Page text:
Another economic issue facing the Palestinian economy and Palestinian civilians is the current rash of “price tag” assaults on property and settler violence which have occurred against Palestinians by Israeli settlers. These assaults range in form from destruction of property, such as crops, and vehicular attacks to shootings and physical attacks on civilians. The annual peak of “settler violence incidents in the north occurs in the months of October and November during the Palestinian olive harvest” which also hinders economic existence. With very little international support to advance and protect Palestinians and their hope for statehood and self-sufficiency, while international Zionist capital continues to strengthen the nation-state of Israel, the Palestinians will almost have to placate their Israeli oppressors, from a kneeling position, to stay afloat economically with very little opportunities for growth or international recognized statehood. What would you do if this was the plight of your children?
Cultural and Social Palestine
Even under Israeli military occupation, economic strangulation and naval blockade, the Palestinian people are not so culturally different from Americans. In Ramallah, “many cafes, coffee shops” and theatres are operational and provide the people with a semblance of normalcy and a peace of mind despite political and economic ills, especially among the youth. Palestinian people are so similar to Americans that thousands of Palestinians in Gaza recently turned out to welcome home a 22 year old Palestinian singer who “was declared the winner of the popular pan-Arab competition in Beirut on Saturday” which has been coined on international news reports as an Arab version of American Idol .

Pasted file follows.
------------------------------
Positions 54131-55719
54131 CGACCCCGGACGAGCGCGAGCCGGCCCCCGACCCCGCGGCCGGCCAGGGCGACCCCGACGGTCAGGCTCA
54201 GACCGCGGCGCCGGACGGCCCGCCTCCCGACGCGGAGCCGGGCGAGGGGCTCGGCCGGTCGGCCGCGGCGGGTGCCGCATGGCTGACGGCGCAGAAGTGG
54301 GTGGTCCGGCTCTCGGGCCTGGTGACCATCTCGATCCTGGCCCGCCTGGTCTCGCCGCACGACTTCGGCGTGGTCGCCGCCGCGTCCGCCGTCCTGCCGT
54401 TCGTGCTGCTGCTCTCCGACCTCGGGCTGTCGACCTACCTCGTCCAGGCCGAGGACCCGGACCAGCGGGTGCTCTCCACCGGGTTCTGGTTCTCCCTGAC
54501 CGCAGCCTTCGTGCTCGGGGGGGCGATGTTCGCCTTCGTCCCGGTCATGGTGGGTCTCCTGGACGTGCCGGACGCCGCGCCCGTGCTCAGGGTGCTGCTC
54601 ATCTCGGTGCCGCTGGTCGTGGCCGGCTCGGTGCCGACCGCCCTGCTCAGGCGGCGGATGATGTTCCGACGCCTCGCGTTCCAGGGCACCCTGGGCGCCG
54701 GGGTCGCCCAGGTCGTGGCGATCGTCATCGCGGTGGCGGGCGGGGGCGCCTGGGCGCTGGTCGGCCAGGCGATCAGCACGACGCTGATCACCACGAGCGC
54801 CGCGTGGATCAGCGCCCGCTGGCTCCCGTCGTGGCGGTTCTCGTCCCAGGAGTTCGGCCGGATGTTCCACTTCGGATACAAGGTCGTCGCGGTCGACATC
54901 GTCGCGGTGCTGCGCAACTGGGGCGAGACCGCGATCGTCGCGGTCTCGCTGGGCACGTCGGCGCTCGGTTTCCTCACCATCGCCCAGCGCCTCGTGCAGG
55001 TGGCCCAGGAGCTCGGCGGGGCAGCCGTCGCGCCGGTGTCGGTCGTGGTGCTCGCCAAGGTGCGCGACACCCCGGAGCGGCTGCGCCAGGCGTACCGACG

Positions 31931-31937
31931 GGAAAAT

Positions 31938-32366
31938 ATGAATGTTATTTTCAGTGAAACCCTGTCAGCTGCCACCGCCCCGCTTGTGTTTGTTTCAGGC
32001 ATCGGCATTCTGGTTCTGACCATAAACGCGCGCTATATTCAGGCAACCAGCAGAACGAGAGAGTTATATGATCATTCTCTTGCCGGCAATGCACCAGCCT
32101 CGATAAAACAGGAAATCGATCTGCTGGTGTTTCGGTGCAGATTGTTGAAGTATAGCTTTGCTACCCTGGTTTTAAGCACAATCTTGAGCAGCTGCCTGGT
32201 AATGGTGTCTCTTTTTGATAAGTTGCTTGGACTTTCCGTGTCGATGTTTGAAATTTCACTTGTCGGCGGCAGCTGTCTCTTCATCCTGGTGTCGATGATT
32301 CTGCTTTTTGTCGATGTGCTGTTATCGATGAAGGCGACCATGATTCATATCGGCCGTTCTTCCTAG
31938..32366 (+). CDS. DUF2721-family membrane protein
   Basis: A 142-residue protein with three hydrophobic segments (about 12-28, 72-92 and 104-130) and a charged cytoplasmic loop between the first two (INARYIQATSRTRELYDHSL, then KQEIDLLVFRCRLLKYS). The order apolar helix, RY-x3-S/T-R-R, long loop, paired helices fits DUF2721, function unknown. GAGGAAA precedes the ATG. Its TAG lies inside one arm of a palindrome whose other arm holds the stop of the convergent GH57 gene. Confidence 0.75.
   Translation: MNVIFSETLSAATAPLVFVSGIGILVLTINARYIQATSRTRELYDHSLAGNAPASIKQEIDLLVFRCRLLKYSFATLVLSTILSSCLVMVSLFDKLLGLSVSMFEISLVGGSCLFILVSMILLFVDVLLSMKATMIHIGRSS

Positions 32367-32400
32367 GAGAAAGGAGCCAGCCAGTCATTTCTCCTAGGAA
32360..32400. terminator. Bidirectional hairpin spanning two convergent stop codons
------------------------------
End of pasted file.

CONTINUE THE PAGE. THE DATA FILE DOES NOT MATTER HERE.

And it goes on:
Despite geographical and ethnic cultural differences, the children of Palestine are similar to American children. The main difference is the harsh political and economic environment that the Palestinian children are raised under due to aggressive military, capital and political oppression of international Zionism and the nation-state government of Israel.
In conclusion, I am not sure what the future holds for the Palestinian people or if a positive transition can even occur under the current international and regional bias towards the nation-state of Israel, the territorial expansions of the nation-state of Israel, and the ethnic cleansing that continues to occur under the false justifications of self-defense.
 NPR staff, “Now What? The State of Palestinian Statehood,” NPR, December 1, 2012, http://www.npr.org/2012/12/01/166313016/the-state-of-palestinian-statehood
 Rice, Susan, Explanation of Vote by Ambassador Susan E. Rice, U.S. Permanent Representative to the United Nations, Following UN General Assembly Vote on Palestinian Observer State Status Resolution, http://usun.state.gov/briefing/statements/201226.htm
 Hasson, Nir, “Report: 78% of East Jerusalem Palestinians Live in Poverty,”, Haaretz, May 20, 2012, http://www.haaretz.com/news/national/report-78-of-east-jerusalem-palestinians-live-in-poverty-1.431384
 World Bank Report, Poverty in the West Bank and Gaza, June 18, 2001, p. 1, http://www-wds.worldbank.org/servlet/WDSContentServer/WDSP/IB/2001/08/04/000094946_01072104010092/Rendered/PDF/multi0page.pdf
 World Bank Report, Poverty in the West Bank and Gaza, June 18, 2001, p. 12, http://www-wds.worldbank.org/servlet/WDSContentServer/WDSP/IB/2001/08/04/000094946_01072104010092/Rendered/PDF/multi0page.pdf
.Bryant, Christa, “Gaza Exports Have Plummeted Under Israeli Blockade,” Christian Science Monitor, May 25, 2013, http://www.csmonitor.com/World/Middle-East/2013/0525/Gaza-exports-have-plummeted-under-Israeli-blockade
.Munayyer, Yousef, “When Settlers Attack,” The Palestine Center, p.4, http://www.thejerusalemfund.org/ht/a/GetDocumentAction/i/32678
 Odgaard, Lena, “Palestinian Cultural Scene Thrives Amid Hardships,” Al Monitor, June 7, 2013, http://www.al-monitor.com/pulse/originals/2013/06/palestinian-culture-art-ramallah.html
 Al-Mughrabi, Nidal, “Gaza Palestinians Give Hero’s Welcome to Their ‘Arab Idol’”, Reuters, June 25, 2013, http://www.reuters.com/article/2013/06/25/entertainment-us-palestinians-idol-idUSBRE95O0UJ20130625